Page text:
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JohnCBoukis

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JohnCBoukis last won the day on July 30 2018

JohnCBoukis had the most liked content!

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  • Have you attended a California Superbike School school?
    no

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    http://www.johnboukis.com

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    Male
  • Location
    Cleveland, Ohio
  • Interests
    author, guitar, drums, photography, motorcycling

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  1. Your observation is correct. Lowering the front end increases the instability of the bike. Part of stability is the bike acting neutral while leaned over, a phenomenon that you described. Neutral means that it leans only when the rider countersteers and that it requires little or no effort from the rider to remain leaned over. As the geometry is created by the full suspension it behooves us to consider the shock. A good suspension tuner will create an ideal height for the shock. Depending on the model of the bike they can many times add a few millimeters to the stock height. That raises the rear, creating the same type of geometry change as lowering the front. As they do this they make a judgement and avoid making the shock too high. Otherwise the bike will become unstable, fall over too easily, and require work to keep the bike leaned, the same problem that you experienced from excessively lowering the front. A benefit of setting the fork at or near the recommended height and lengthening the shock is that the bike will have the most road clearance possible. It would be educational to hear from the riders and coaches here with regards to making any such compromises in the bike's stance for competition.
  2. Everyone is allowed to post so do not worry! Cobie may be checking on your specific knowledge and what skills you may have been exposed to, for example if you had attended the school.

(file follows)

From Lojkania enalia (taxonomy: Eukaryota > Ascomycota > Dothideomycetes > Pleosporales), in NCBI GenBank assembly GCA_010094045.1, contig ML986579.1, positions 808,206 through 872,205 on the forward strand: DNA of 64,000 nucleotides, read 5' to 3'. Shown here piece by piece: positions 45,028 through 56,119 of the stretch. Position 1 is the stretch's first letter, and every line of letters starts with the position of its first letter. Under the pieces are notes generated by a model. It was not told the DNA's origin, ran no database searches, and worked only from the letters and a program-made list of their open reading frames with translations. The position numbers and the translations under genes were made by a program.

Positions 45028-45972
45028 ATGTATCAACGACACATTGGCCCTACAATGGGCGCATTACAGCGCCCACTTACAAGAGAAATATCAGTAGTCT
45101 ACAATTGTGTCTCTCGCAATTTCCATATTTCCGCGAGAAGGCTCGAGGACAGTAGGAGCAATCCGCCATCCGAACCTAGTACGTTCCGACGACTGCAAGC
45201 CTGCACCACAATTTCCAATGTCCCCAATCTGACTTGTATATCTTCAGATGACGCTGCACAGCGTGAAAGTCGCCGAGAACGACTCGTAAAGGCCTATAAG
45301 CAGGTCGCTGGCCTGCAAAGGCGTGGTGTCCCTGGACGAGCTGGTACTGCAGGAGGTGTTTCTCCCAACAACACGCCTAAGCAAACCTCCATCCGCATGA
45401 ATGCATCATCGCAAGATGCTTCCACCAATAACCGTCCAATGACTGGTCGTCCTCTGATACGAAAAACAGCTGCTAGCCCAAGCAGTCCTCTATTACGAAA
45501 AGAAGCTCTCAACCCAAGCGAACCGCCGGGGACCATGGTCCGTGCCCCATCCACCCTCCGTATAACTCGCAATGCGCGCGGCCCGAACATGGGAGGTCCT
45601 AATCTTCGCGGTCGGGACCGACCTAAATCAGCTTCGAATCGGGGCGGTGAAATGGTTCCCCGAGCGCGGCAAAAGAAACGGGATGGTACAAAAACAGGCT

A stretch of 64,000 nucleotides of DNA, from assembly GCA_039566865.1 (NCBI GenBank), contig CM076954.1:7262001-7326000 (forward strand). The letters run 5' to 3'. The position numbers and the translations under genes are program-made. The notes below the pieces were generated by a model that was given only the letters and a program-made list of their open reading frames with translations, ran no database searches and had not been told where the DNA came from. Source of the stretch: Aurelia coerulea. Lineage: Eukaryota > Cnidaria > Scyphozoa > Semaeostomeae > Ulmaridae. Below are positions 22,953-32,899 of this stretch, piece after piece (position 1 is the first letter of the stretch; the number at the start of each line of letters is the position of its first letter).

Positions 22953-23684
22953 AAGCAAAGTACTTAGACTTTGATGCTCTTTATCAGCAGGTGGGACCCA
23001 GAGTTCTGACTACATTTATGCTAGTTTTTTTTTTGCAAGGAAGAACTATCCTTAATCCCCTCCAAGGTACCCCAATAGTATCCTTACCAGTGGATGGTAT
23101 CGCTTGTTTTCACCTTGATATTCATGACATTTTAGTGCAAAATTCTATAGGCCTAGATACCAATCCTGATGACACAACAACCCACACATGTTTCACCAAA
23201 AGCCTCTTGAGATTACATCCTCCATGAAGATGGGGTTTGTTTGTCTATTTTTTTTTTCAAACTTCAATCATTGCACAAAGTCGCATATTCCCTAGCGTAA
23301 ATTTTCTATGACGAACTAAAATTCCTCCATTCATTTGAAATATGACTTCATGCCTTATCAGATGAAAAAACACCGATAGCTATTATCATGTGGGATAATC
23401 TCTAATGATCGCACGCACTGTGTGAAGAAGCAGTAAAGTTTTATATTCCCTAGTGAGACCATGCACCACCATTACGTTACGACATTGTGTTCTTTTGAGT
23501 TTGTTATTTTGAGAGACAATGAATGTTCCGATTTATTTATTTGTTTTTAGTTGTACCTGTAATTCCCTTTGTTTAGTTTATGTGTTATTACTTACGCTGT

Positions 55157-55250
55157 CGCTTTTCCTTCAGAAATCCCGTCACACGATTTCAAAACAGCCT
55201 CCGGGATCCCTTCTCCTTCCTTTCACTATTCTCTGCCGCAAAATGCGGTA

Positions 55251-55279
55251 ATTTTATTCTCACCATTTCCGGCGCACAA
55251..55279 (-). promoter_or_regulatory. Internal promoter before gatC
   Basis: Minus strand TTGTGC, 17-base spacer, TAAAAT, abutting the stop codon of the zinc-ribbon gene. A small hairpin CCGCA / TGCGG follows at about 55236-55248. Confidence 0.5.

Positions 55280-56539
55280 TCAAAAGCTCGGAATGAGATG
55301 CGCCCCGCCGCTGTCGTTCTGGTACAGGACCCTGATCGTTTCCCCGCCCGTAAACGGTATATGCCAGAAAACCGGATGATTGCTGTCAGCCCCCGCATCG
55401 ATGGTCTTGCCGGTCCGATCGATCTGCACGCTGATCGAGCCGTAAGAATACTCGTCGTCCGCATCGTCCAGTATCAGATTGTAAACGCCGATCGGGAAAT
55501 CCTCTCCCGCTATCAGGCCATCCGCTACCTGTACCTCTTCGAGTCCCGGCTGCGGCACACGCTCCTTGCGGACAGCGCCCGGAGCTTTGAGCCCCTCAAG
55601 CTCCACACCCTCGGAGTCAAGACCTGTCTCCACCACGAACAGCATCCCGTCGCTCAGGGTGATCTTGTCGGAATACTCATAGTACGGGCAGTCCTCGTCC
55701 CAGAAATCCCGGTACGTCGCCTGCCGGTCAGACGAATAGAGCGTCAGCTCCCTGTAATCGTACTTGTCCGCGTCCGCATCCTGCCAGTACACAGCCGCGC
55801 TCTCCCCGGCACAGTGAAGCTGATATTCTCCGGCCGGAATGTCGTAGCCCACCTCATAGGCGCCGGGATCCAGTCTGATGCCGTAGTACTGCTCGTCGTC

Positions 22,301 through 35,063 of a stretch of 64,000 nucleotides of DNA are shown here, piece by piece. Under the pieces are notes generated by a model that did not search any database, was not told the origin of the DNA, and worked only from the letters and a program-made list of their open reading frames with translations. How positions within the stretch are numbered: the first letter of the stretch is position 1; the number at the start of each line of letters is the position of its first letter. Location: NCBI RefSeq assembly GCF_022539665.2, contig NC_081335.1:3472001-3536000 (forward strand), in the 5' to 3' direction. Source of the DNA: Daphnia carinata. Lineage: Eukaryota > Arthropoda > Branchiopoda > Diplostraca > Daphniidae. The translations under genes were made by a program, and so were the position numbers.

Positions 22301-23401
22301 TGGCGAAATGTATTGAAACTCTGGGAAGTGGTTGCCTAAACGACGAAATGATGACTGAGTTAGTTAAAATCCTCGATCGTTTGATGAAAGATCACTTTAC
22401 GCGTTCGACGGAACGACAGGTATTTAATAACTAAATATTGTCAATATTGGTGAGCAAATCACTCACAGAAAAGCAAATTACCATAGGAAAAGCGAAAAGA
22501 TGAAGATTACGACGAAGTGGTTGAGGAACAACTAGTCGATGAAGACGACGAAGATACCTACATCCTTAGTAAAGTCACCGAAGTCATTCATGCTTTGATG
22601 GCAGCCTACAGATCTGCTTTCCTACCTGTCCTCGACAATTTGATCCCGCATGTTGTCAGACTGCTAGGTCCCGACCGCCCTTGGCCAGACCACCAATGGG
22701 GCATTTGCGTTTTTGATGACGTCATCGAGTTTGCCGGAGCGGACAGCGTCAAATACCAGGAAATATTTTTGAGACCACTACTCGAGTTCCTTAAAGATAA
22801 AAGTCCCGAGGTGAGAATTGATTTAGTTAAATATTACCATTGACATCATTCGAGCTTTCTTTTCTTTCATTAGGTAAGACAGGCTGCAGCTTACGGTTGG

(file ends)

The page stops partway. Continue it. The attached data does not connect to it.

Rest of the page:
3. Hey John,

    Not sure I responded to your report, but thanks for doing that...the moderator got it down pretty quickly.

    Best,

    Cobie

  4. "Racing" could refer to racing techniques, but I think it means discussions of races and riders. If so, I would use this opportunity to rename it to something more meaningful like "Racing League", or "Professional & Amateur Racing Leagues", or such. I do not feel strongly about the whole naming list. The Techniques forum is the big one for me to revisit and search. I will be ecstatic with any improvement in research capability.
  5. I do not see the "sort" option until after I do a search. It would be nice to set the sort up front rather than as a second step (I could be missing something here.) If there are choices for the default sorting of search results then I would prefer oldest posts to newest posts. Many searches today prioritize the relevance of the results. However, if you can accurately group posts by topic and return a high percentage of relevant results, the "relevant" part may already be taken care of. Also, the built in forum search engines tend to be terrible. When I search this site today I many times use a search engine, and put in "site:forums.superbikeschool.com TOPIC HERE". That issue might be solved with meta tags or other changes. Otherwise you may be able to insert a search engine plugin or apply a script which does this same thing
  6. Perhaps separate expendable bike hardware such as tires, brakes, and fluids.
  7. "Welcome to Pages" still shows up for me. Thanks for the effort. If this forum software has the capability of article categories or meta tags, those tools might help group existing articles with minimal effort.
  8. Can you delete or hide the "Welcome to Pages" article? I have no security access to enter it and so it will show in perpetuity to us users as an unread article. As new content appears I navigate via the "unread content" link. So for brand new content, the organization is moot for me. To your point about using the site as a reference, I revisit content just like periodically reading TOTW. I would love to have the entire history of technique articles organized into categories such as throttle, braking steering, road conditions, etc. so that there would be an inherent helpful path, like reading through a book. But since articles tend to wander a bit and cross over to different topics, I understand the reality that online forums do not really lend themselves to that level of organization. In that light I think the current form works just fine.